it’s a fairly technical process, though obviously we can’t know the relative complexity compared to the glowforge. if you read all the documentation a few times and watch some videos on youtube, however, you shouldn’t have any problem if you’re comfortable with that kind of thing.

and yeah, every other laser has this problem.


#9

One of the other issues with shipping the GF back is that most corrugated boxes are only rated for shipping once. All packages get banged around and stacked upon each other, crushing parts of the corrugated center.

Back in the old days before Apple Stores, you had to ship a Mac back if you had an issue. Apple would not accept the box your Mac came in because that box could have been compromised during the original shipment. They had boxes at regional UPS shipping centers. The UPS courier would show up with a box, you’d box up the computer in that box and hand it to the courier. Apple sold a lot more Macs than GF has sold lasers, so that would not be a cost effective for them.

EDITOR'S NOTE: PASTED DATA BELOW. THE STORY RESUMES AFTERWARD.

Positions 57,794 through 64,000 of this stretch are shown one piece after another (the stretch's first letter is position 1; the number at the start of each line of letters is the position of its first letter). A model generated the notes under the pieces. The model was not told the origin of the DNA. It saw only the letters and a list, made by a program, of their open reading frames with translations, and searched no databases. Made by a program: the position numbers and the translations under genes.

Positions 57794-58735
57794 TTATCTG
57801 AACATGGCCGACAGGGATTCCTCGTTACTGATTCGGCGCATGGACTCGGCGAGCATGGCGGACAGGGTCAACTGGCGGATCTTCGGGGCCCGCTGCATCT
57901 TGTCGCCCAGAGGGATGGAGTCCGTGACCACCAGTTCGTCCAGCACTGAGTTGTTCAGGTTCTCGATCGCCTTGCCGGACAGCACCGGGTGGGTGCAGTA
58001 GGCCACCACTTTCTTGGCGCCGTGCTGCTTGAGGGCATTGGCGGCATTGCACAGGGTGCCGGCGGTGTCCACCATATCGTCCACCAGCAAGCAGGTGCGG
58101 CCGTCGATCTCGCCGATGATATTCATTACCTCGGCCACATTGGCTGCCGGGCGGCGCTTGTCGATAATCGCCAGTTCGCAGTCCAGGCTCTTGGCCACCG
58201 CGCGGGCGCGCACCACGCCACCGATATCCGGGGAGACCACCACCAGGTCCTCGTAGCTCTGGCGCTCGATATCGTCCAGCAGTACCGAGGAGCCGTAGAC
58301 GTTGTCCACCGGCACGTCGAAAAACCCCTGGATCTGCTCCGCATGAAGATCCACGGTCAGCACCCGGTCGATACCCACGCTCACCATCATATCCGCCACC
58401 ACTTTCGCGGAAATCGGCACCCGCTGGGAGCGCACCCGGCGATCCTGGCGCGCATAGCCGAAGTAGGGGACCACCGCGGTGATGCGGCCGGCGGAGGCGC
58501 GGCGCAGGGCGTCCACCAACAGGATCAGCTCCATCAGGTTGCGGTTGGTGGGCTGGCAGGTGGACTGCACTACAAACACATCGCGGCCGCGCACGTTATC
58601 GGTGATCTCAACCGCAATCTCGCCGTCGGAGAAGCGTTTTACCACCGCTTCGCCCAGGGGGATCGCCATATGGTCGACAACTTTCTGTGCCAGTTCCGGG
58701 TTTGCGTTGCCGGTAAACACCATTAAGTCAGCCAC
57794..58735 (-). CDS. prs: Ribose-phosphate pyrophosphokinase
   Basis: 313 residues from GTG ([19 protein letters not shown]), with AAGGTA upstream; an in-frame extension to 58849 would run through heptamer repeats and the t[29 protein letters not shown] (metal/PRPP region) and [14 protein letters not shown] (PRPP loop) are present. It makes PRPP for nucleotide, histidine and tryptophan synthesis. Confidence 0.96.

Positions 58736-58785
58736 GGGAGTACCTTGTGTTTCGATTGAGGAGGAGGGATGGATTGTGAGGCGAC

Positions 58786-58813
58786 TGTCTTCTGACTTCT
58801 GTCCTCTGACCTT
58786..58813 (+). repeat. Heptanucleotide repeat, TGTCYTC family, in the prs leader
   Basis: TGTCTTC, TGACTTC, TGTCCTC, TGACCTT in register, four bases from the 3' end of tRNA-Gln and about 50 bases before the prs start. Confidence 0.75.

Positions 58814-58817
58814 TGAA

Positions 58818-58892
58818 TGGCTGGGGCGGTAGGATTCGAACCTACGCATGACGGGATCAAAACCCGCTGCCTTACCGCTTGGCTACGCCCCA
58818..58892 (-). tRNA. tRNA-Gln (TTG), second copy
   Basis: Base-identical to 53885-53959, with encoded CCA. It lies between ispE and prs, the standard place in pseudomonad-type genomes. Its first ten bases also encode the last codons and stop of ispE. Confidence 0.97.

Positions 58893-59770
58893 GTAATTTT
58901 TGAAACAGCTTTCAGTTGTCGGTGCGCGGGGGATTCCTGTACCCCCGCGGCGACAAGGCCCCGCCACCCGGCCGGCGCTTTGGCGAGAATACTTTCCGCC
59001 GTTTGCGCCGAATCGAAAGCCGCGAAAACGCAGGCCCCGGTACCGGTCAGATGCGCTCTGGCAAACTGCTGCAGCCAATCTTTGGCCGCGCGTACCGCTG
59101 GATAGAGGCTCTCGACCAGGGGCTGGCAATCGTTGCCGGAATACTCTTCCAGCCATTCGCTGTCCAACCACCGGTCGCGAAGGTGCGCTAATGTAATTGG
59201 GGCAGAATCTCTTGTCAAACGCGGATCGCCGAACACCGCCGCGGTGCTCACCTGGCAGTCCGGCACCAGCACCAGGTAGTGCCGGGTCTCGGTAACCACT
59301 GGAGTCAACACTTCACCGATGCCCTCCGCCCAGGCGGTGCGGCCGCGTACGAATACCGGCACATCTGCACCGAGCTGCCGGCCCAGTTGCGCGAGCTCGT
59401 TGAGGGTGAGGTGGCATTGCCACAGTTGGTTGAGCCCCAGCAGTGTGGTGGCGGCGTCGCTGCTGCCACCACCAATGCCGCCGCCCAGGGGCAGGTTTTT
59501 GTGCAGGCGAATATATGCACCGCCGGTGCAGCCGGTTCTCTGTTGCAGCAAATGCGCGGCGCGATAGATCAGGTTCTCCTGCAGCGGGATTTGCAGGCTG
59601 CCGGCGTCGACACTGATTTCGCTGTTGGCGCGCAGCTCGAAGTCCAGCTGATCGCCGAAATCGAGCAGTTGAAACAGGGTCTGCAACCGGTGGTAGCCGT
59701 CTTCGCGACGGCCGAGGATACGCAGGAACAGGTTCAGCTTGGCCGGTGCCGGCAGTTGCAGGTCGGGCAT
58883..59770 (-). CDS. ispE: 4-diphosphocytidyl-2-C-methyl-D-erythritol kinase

#10

Here is Russ giving a demo of upgrading his 40 watt to a 60 watt for his Chinese laser. Gives you some sense of what is required of another laser.


#11

Had seen that video before. Must say that the only thing in the entire process that would require me to have additional thought is how to deal with the closed liquid cooling. Would we need additional fluid at the time of replacement? What is the fluid? Best approach to fill and avoid bubbles, etc?

Not a big deal just requires a little planning.


#12

Does the loop stay full of liquid when the pump is off? It is conceivable it could drain down into a sump when the pump is not running. That would make it easy to swap.


#13

Looks like it stays filled to me. Saw a couple bubbles when it powered up for the very first time but nothing since.


#14

[quote=“palmercr, post:12, topic:6407”] It is conceivable it could drain down into a sump when the
[/quote]

Yeah but that would lead to air in the tube which is deadly to it if you fired it up and the air/bubbles remained.


#15